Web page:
There’s an old saying that I haven’t found the original source to. It goes something like this: “Show me a man’s calendar and his checkbook and I’ll tell you what his priorities are.” Though Gandhi may have said it easier when he said “action expresses priorities.” However you express it, you’re saying that it doesn’t matter what people say is important to them. People spend their money and their time on what actually is important to them.
So what does this have to do with money and retirement? Studies have found that more than 90% of people know that they should save more money for the future. Unfortunately most people don’t save much money. The average person in the US on saves about 5.20%. This means people are barely saving any money even though they all know better. So why is that? Priorities. If you want a secure future. If you want to pay off debts and eventually fund a retirement then you have to make it a priority. It doesn’t work if you just say saving is important then spend your money on things that aren’t important.
What’s stopping you from making savings a priority?
The most common reasons say people say that they can’t save is that they don’t have enough income, they have too many bills, and too many obligations. You do have certain things that you have to spend money on. You also are limited by the amount you make (not really, but that’s the subject of another post). You also have obligations to your kids and others. But are these things truly requirements or are they self-imposed? Look at them to see. If your future is a priority you can make it work.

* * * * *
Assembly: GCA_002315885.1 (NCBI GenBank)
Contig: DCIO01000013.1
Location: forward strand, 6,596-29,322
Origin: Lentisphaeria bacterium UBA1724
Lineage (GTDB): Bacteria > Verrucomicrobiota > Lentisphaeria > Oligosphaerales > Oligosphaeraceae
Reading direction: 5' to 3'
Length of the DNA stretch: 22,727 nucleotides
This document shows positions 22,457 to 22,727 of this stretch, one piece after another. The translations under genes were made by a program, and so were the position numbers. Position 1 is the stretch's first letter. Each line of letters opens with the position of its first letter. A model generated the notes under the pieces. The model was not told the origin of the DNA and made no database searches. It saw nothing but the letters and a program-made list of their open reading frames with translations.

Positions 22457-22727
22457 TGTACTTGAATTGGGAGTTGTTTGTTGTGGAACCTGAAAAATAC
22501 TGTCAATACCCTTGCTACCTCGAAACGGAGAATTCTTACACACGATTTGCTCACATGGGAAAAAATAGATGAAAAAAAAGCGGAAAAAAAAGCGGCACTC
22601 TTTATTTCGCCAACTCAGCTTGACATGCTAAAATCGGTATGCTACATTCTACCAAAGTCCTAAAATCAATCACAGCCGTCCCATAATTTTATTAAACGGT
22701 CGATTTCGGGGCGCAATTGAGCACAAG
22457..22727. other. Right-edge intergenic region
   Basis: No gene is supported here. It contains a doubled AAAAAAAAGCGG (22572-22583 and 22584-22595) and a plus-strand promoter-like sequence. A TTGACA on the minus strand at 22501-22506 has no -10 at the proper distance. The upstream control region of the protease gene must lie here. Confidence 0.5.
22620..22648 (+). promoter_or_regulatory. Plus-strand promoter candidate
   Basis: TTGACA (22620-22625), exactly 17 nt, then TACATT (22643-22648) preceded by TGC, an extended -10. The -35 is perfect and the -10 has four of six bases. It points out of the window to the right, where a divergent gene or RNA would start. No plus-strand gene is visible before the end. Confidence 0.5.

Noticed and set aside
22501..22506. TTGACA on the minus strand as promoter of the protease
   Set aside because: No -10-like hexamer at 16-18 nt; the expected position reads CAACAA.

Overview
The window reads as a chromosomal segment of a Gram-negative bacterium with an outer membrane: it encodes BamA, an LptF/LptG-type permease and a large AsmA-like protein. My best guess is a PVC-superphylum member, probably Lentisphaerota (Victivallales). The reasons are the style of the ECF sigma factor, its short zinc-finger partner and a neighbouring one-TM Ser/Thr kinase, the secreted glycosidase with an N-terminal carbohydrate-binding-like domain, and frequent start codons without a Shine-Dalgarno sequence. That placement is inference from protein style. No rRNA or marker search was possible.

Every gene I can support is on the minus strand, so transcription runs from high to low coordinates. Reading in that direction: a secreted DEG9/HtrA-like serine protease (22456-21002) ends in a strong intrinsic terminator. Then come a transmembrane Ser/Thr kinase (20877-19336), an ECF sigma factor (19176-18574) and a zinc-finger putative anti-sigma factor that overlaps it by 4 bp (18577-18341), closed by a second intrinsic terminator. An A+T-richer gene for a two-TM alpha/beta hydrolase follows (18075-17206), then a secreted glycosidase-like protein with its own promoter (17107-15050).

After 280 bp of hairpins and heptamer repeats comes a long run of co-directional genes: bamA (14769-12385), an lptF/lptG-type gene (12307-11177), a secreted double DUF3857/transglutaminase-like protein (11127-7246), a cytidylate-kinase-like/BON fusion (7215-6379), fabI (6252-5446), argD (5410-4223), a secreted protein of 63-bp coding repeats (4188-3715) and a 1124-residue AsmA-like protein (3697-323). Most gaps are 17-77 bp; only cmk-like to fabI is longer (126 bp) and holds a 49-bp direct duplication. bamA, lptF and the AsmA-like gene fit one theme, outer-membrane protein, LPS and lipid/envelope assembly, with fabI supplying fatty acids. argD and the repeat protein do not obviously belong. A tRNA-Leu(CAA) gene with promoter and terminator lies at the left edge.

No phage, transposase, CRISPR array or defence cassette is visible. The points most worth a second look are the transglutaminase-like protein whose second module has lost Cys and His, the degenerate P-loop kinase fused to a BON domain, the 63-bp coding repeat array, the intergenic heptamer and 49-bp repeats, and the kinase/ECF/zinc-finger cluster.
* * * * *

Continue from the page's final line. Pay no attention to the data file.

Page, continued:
What does it mean to have a priority?
At the simplest level, if something is a priority then you will make sure it happens. You will put that goal above other, less important things. If something is a priority you will sacrifice the unimportant things to make it happen. Once you have saving and your financial future as a priority you can use that to help make decisions about money.
How to set a priority or goal.
To set a priority you need to set a goal. These should be written down. So grab paper and start writing out your goals. For each goal write what you will accomplish, when you will do it, and how you will do it. For example, “Pay off my credit card within 2 years by putting an extra 200 per month to the bill each month and not charging more on the card.” Do this for anything that you want to accomplish. If you have more goals than time or money you may need to rank them. If you put them in order of importance now while you’re not faced with a question it can be easier to make a rational decision. Then when you’re faced with a situation you can look at your goals to help you decide if it’s worth it.
I recommend writing down any other priorities that you have. Writing down your goals helps make them real. Giving yourself a deadline helps keep you focused. Saying how you’ll do it will give you an actionable plan. Without these things it’s just a dream not a goal.
Make it a priority.
Make these goals a priority. Instead of buying something that you don’t really need, like going out to eat lunch when you could bring your lunch to work, think about your goal. Taking your lunch is cheaper and will make it easier to put the extra money towards your credit card. When faced with a decision like this consciously decide which is more important, your goal or what you’re about to do. You can do this with any decision that affects your goal. If what you’re about to do is more important to you then go ahead, but keep in mind you may be sacrificing your goal to do it.
If you want to have financial freedom, or even if you just want a little extra cash in your account at the end of the month you have to make that a priority. When faced with a decision look at the priorities and goals that you wrote down. Does the decision help you reach your goals or does it take you further away from them. Use that you help you make the right decisions.
Have you set financial goals? How are they work for you?